With thanks: Sarah
On Canadian radio today, you can hear Steve Acre's sobs and sniffles as he recalls the screams of Jewish women raped in Baghdad as if it were yesterday. These are memories he has only recently spoken about, but although they happened 70 years ago, they are still raw. Steve, then aged nine, spent two hours sheltering in a palm tree in the courtyard of his home, while a brave Muslim neighbour resolutely protected his family from the rampaging mob.
Steve tells his harrowing story on The Current, a CBC programme broadcast today on the eve of Shavuot - the anniversary, according to the Hebrew calendar, of the Farhud pogrom. He makes the wider point that in spite of their long sojourn in the region, Jews were never equal citizens to the Muslims; that after the Farhud, Jews joined an underground self-defence movement called the Tnu'a to prevent a second Farhud. They left Iraq as refugees, but never waited for the UN to bring them food. Israel was their new Jerusalem, but it is Jerusalem, a city constantly in Jewish prayers, that the Arabs, with their 23 states, now propose to divide.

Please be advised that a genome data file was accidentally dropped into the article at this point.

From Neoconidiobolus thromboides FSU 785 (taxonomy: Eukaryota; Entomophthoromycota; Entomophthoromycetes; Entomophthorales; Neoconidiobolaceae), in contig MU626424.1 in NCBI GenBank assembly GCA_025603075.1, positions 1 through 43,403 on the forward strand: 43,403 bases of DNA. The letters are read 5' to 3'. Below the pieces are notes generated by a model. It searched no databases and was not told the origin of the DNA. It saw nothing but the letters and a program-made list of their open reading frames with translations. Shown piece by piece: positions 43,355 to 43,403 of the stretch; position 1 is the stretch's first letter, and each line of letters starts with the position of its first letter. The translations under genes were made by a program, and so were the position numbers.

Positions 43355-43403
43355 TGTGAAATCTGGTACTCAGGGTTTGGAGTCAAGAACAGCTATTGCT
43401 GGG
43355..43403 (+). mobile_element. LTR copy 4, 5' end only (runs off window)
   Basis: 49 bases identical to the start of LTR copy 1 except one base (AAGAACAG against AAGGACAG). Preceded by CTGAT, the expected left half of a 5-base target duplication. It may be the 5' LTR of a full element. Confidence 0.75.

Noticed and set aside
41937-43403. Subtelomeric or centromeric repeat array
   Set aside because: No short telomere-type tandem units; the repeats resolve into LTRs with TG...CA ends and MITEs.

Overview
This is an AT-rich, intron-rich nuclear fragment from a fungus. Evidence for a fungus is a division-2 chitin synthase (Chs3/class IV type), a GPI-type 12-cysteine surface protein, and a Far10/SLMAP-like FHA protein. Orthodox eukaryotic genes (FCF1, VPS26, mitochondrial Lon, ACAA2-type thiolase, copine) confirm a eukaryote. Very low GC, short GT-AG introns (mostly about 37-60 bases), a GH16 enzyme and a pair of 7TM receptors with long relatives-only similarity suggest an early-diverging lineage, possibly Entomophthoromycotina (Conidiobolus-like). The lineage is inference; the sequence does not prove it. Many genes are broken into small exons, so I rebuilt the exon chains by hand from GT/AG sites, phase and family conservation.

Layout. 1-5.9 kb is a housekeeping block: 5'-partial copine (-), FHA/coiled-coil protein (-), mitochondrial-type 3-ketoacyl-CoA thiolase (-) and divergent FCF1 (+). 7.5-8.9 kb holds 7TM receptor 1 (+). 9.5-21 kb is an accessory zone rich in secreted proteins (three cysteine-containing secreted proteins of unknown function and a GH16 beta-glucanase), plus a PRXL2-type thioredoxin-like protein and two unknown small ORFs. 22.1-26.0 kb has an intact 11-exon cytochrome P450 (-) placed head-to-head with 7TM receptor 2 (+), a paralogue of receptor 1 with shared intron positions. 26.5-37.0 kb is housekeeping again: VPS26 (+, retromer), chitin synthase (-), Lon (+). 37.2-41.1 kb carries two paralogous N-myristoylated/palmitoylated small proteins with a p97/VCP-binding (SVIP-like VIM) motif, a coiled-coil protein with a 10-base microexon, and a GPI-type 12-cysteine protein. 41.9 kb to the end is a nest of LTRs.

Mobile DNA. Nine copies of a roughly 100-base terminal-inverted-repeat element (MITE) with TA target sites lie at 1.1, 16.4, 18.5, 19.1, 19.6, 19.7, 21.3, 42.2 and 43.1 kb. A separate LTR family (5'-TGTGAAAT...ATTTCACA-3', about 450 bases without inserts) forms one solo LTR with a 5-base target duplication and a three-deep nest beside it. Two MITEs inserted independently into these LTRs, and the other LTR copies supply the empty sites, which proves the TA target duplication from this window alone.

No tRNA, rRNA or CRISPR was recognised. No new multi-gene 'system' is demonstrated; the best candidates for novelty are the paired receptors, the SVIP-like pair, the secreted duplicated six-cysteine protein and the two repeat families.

From the programme summary:
"We start this segment with the Ten Commandments being recited in Judaism's Babylonian tradition. Today is Shavuot, the holiday commemorating the day its believed God gave Moses the laws on Mount Sinai. But for the former Jews of Baghdad, it is hardly a day for celebrations.
Steven Acre remembers this time well from seventy years ago. He was just nine years old when racial attacks broke out in the Iraqi capital in an event known as the Farhud. The massacre marked the beginning of the end of 2600 hundred years of Jewish history in Iraq. Today Steven Acre lives in Montreal and that is where we reached him.
Last year, investigative reporter Edwin Black wrote about those two bloody days seventy years ago in his book The Farhud: Roots of the Arab-Nazi Alliance in the Holocaust. We reached him in Melbourne, Australia.Tony Rocca immersed himself in the story of Iraq's Jews when he researched and edited the book Memories of Eden: A Journey Through Jewish Baghdad. He is a former features writer for the Sunday Times of London. Tony Rocca joined us from London, England."
More links here